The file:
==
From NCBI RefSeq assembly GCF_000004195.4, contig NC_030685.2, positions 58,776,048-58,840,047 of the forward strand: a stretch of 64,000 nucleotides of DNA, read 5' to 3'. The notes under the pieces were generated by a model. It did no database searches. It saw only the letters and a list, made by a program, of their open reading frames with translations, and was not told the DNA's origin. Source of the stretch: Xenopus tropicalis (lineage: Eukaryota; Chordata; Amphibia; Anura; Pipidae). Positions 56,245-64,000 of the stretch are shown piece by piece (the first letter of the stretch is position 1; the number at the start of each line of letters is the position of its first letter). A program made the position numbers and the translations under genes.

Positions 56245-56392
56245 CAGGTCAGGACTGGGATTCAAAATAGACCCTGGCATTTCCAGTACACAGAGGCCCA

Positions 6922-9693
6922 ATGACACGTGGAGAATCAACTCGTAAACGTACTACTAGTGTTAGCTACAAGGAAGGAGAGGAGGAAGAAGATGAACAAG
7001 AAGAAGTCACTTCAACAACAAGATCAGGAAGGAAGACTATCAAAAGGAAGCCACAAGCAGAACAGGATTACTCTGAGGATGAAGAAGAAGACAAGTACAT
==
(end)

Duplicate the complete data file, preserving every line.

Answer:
From NCBI RefSeq assembly GCF_000004195.4, contig NC_030685.2, positions 58,776,048-58,840,047 of the forward strand: a stretch of 64,000 nucleotides of DNA, read 5' to 3'. The notes under the pieces were generated by a model. It did no database searches. It saw only the letters and a list, made by a program, of their open reading frames with translations, and was not told the DNA's origin. Source of the stretch: Xenopus tropicalis (lineage: Eukaryota; Chordata; Amphibia; Anura; Pipidae). Positions 56,245-64,000 of the stretch are shown piece by piece (the first letter of the stretch is position 1; the number at the start of each line of letters is the position of its first letter). A program made the position numbers and the translations under genes.

Positions 56245-56392
56245 CAGGTCAGGACTGGGATTCAAAATAGACCCTGGCATTTCCAGTACACAGAGGCCCA

Positions 6922-9693
6922 ATGACACGTGGAGAATCAACTCGTAAACGTACTACTAGTGTTAGCTACAAGGAAGGAGAGGAGGAAGAAGATGAACAAG
7001 AAGAAGTCACTTCAACAACAAGATCAGGAAGGAAGACTATCAAAAGGAAGCCACAAGCAGAACAGGATTACTCTGAGGATGAAGAAGAAGACAAGTACAT